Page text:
Archive for December, 2008

>Bessemer Opinions Top 12 for 2008

December 31, 2008

>Be sure and scroll down and read the column from today’s Western Tribune.

For the second annual Bessemer Opinions Top Twelve, the editorial board had a difficult time. Remember, this top twelve is based on stories or opinions posted here, not on the top twelve events in the world. We don’t get to report on everything.

The twelve are not necessarily in order of importance, rather in chrono order.

1. Dominionism and Heath Ledger

This post was important because dominionism will destroy the world as we know it (and it also had that great tribute to Heath Ledger).

2. Happy Valentine’s Day

This post was about heart health and I got several emails thanking me for it. And in the post I said this:

“I have cut down on sugared drinks. Not completely, but cut back to less than half of what I used to drink. I eat a hand full of nuts every day. I’m working on adding more fruits and vegetables. My blood pressure is great. My cholesterol is borderline, and by George I am going to get it within desired range by exercise and diet (I have been on Crestor and don’t like it).”

And I did. My cholesterol’s (good and bad) are now well within normal ranges and I haven’t taken Crestor since February!!!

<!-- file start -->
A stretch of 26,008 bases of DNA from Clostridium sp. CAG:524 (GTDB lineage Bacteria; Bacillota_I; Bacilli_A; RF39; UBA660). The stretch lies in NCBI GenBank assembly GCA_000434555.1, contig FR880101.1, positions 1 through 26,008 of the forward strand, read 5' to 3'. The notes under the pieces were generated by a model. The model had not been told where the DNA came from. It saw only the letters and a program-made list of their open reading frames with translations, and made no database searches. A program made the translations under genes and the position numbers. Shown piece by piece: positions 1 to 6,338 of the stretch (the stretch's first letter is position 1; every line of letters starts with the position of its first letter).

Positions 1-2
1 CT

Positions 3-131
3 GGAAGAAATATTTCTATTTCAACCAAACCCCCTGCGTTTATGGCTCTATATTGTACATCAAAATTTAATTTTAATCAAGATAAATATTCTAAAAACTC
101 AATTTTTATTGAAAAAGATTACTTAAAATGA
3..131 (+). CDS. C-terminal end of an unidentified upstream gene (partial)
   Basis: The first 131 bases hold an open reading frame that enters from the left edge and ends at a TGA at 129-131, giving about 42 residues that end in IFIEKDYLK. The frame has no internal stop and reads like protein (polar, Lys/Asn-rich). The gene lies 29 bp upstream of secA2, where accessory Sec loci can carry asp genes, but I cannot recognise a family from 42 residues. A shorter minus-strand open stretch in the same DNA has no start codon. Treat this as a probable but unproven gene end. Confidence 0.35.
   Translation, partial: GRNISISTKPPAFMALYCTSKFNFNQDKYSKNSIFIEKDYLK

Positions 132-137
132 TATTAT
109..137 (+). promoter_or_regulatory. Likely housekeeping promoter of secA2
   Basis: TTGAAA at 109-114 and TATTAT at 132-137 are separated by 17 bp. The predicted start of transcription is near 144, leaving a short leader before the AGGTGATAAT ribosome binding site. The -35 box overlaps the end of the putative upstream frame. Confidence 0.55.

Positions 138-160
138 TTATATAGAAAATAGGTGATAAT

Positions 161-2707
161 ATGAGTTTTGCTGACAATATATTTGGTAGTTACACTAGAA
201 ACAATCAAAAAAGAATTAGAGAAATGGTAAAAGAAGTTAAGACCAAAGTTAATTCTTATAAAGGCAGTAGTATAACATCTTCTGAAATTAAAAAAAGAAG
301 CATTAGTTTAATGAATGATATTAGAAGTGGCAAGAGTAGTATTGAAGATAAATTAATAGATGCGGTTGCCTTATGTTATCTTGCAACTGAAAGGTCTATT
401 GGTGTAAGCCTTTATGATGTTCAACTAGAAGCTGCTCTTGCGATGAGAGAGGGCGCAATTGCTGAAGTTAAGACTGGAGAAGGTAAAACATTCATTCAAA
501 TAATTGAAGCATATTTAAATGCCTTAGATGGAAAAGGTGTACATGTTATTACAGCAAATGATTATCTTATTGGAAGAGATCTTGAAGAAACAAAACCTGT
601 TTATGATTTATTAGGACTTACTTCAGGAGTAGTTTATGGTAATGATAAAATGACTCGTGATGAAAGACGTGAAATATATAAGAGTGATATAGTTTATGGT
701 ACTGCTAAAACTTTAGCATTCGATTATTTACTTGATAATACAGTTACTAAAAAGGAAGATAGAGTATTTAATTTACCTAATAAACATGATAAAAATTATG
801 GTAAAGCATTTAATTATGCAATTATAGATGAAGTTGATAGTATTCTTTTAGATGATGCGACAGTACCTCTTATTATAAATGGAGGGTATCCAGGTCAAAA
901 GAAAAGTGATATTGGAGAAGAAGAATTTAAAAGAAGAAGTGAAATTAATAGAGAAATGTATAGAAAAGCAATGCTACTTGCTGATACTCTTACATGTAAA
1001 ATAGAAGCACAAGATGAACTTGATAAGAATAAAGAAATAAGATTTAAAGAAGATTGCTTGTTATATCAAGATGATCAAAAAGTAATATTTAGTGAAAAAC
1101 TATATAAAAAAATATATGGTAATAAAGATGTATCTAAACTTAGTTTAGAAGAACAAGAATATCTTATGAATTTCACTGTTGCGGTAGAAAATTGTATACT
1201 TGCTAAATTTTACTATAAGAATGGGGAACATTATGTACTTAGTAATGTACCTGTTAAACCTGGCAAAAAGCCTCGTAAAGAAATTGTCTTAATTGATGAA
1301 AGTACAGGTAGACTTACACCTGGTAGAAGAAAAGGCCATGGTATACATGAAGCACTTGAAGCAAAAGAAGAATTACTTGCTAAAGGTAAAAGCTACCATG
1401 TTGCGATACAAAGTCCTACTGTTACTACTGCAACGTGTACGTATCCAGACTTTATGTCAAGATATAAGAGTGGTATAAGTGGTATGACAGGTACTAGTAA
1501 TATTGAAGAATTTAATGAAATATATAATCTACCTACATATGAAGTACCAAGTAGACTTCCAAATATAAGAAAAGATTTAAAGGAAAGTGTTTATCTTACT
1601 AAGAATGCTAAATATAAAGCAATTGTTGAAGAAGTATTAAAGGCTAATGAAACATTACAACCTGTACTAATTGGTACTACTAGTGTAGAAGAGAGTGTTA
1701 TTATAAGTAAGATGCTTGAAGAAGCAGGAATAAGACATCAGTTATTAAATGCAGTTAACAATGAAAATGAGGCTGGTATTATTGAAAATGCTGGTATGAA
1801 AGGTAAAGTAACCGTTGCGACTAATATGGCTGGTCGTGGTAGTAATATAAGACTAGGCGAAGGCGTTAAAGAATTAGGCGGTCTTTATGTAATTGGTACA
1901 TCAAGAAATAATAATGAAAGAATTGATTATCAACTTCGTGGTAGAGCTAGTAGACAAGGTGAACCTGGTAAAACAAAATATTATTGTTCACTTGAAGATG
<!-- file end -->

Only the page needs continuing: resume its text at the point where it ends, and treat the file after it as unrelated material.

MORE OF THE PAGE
3. A Plan for Bessemer

Bessemer is in dire need of a plan and people to implement plans.

4. Bessemer Development and Bessemer Beauty (and Beyond)

This was good news for Bessemer, plus, nice pictures.

5. Going to the Chapel

This post was about the ill-fated same-sex marriage rights in California. Equality will occur, however.

6. When Jesus Met a Gay Man

People either love reading about Jesus’ acceptance of those who are different, or they hate being exposed to the truth about him.

7. This entire series on New Orleans counts as one story.

Lower Ninth Ward Part 1 , part 2 , part3 , part4 , part 5 , part 6 .

8. Same for this story on Troy King. And he wants to be governor? Would his “little mister” be the “First Dude” like Todd is in Alaska?

Is King going Down? , Troy King Day 4 ,Troy Day 6 and Mormon Excommunication ,Troy King and Staff ,Troy King’s Response ,Troy King rumors in Tuscaloosa News

9. Oops…I mean big oops

Science is important. Endangered species are important.

10. Not just because he’s my brother, but because we know there are artists, good artists, here in Western Jefferson County. We need art studios and art galleries and art events here.